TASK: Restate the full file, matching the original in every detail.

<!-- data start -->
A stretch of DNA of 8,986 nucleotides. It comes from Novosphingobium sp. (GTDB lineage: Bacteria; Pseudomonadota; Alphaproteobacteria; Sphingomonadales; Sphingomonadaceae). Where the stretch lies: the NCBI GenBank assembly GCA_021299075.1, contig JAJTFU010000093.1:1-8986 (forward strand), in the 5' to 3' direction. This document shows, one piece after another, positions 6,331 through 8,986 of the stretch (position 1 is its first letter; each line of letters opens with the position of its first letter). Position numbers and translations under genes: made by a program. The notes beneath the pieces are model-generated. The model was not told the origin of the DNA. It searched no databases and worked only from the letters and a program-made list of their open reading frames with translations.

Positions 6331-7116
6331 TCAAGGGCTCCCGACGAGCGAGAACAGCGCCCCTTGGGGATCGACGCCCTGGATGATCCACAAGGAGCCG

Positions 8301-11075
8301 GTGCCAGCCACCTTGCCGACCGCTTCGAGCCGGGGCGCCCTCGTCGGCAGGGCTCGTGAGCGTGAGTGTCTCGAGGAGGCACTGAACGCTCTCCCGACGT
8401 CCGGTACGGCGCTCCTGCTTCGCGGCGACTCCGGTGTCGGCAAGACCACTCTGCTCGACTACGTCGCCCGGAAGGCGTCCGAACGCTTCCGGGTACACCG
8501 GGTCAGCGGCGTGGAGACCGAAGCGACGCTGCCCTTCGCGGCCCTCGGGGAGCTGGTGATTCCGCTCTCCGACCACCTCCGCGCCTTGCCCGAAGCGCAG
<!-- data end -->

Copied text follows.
A stretch of DNA of 8,986 nucleotides. It comes from Novosphingobium sp. (GTDB lineage: Bacteria; Pseudomonadota; Alphaproteobacteria; Sphingomonadales; Sphingomonadaceae). Where the stretch lies: the NCBI GenBank assembly GCA_021299075.1, contig JAJTFU010000093.1:1-8986 (forward strand), in the 5' to 3' direction. This document shows, one piece after another, positions 6,331 through 8,986 of the stretch (position 1 is its first letter; each line of letters opens with the position of its first letter). Position numbers and translations under genes: made by a program. The notes beneath the pieces are model-generated. The model was not told the origin of the DNA. It searched no databases and worked only from the letters and a program-made list of their open reading frames with translations.

Positions 6331-7116
6331 TCAAGGGCTCCCGACGAGCGAGAACAGCGCCCCTTGGGGATCGACGCCCTGGATGATCCACAAGGAGCCG

Positions 8301-11075
8301 GTGCCAGCCACCTTGCCGACCGCTTCGAGCCGGGGCGCCCTCGTCGGCAGGGCTCGTGAGCGTGAGTGTCTCGAGGAGGCACTGAACGCTCTCCCGACGT
8401 CCGGTACGGCGCTCCTGCTTCGCGGCGACTCCGGTGTCGGCAAGACCACTCTGCTCGACTACGTCGCCCGGAAGGCGTCCGAACGCTTCCGGGTACACCG
8501 GGTCAGCGGCGTGGAGACCGAAGCGACGCTGCCCTTCGCGGCCCTCGGGGAGCTGGTGATTCCGCTCTCCGACCACCTCCGCGCCTTGCCCGAAGCGCAG